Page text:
The construction of empty control virus RAdpCA3 and adenoviruses for HA-tagged Smad2, Smad3, and Smad4 (RAdSmad2, RAdSmad3, and RAdSmad4, respectively) has been described before (Leivonen et al., 2002). Adenovirus for antisense ribozyme against MMP-13 (RAdMMP-13AsRZ) has been described before (Ala-aho et al., 2004). Adenoviruses for Smad3DN (RAdSmad3DN) (Pardali et al., 2000), Smad7 (RAdSmad7) (Fujii et al., 1999), constitutively active ALK5 (RAdCA-ALK5) (Fujii et al., 1999), and kinase-defective ALK5 (RAdKD-ALK5) (Fujii et al., 1999) were kindly provided by Dr Aristidis Moustakas (Ludwig Institute for Cancer Research, Uppsala, Sweden). Recombinant adenovirus RAdLacZ, which contains the Escherichia coli β-galactosidase gene under the control of the CMV IE promoter, and empty control virus RAd66 were kindly provided by Dr Gavin WG Wilkinson (University of Cardiff, UK) (Wilkinson and Akrigg, 1992).

Head and neck SCC cells were infected as described previously (Ala-aho et al., 2002a) with appropriate MOI (from 400 to 2000) to obtain nearly 100% transduction efficiency, and incubated for 6 h in DMEM containing 0.5% FCS. Thereafter, the medium was changed, and incubations continued for 24 or 48 h.

Immunoblotting and antibodies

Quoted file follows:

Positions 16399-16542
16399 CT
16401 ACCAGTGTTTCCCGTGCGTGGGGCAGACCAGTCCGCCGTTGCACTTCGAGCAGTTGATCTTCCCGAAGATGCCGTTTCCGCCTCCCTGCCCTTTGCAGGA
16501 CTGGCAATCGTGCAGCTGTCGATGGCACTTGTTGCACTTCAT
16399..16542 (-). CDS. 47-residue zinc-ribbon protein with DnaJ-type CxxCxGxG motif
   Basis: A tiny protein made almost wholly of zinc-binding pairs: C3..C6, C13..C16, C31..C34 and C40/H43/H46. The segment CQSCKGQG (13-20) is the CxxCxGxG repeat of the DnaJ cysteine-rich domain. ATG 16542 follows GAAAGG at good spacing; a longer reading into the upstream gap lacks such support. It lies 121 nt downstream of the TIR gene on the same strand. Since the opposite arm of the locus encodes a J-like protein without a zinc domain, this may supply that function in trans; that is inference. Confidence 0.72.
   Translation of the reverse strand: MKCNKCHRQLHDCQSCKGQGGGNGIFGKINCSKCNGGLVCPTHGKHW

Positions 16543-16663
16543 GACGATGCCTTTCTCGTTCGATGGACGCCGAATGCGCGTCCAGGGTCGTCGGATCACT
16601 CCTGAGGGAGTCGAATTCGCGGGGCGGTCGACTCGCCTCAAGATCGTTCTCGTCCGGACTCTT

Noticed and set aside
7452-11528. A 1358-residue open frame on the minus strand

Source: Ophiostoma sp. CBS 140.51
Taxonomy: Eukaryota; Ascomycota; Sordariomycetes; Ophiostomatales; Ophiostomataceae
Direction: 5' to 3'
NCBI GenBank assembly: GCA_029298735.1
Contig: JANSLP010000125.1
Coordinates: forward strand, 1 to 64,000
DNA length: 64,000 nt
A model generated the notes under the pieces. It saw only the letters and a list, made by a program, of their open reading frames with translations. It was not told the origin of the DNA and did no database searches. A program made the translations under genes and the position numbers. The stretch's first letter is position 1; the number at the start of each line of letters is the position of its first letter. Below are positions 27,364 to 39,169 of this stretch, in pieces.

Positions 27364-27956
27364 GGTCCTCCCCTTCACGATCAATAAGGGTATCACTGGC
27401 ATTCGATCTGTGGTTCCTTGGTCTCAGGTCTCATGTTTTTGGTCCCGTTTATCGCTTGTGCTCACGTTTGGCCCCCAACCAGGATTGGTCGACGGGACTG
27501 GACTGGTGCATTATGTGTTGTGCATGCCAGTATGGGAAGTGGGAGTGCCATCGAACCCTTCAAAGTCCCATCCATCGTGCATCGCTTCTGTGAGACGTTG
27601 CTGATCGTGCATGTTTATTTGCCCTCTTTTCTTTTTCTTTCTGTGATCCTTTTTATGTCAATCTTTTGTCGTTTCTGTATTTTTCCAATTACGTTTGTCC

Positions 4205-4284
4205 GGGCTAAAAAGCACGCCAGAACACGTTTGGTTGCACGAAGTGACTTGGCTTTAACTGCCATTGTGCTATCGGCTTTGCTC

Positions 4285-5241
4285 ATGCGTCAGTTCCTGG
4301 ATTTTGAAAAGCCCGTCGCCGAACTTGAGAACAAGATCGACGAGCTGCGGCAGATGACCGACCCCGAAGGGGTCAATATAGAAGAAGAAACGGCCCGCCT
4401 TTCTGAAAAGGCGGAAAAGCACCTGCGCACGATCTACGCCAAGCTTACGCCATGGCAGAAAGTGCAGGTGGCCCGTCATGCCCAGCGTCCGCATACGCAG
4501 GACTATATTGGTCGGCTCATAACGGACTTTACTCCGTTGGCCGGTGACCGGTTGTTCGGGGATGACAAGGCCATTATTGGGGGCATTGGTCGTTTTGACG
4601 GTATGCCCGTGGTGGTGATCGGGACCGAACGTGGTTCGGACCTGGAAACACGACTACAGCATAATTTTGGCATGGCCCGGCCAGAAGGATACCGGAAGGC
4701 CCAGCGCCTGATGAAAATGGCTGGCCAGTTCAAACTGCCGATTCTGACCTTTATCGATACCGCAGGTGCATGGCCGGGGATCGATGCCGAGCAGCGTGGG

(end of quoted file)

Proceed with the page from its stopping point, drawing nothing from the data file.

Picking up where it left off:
Immunoblottings were performed as described previously (Leivonen et al., 2002). Polyclonal Smad2 and Smad3 antibodies were from Zymed Laboratories Inc. (San Francisco, CA, USA), mouse monoclonal anti-human MMP-13 antibody (181–15A12) from Calbiochem (San Diego, CA, USA), and polyclonal anti-TIMP-1 from Chemicon International Inc. (Temecula, CA, USA). Polyclonal rabbit antiserum against human MMP-1 was a kind gift from Dr Henning Birkedal-Hansen (NIDCR, National Institutes of Health, Bethesda, MD, USA). Antiserums against phospho-Smad2 (PS2) and phospho-Smad1 (PS1), which shows crossreactivity with phosphorylated Smad3 (Piek et al., 1999; Dooley et al., 2001), were kind gifts from Dr Aristidis Moustakas (Ludwig Institute for Cancer Research, Uppsala, Sweden). Polyclonal antibodies for phospho-p38, p38, phospho-CREB, and CREB were from Cell Signaling Technology (Beverly, MA, USA), and monoclonal antibodies for p15(Ink4B), p21(Waf1/Cip1), and p27(Kip1) from Pharmingen (San Diego, CA, USA). The blots were visualized by enhanced chemiluminescence (Amersham Pharmacia Biotech, UK).

Immunofluorescence analysis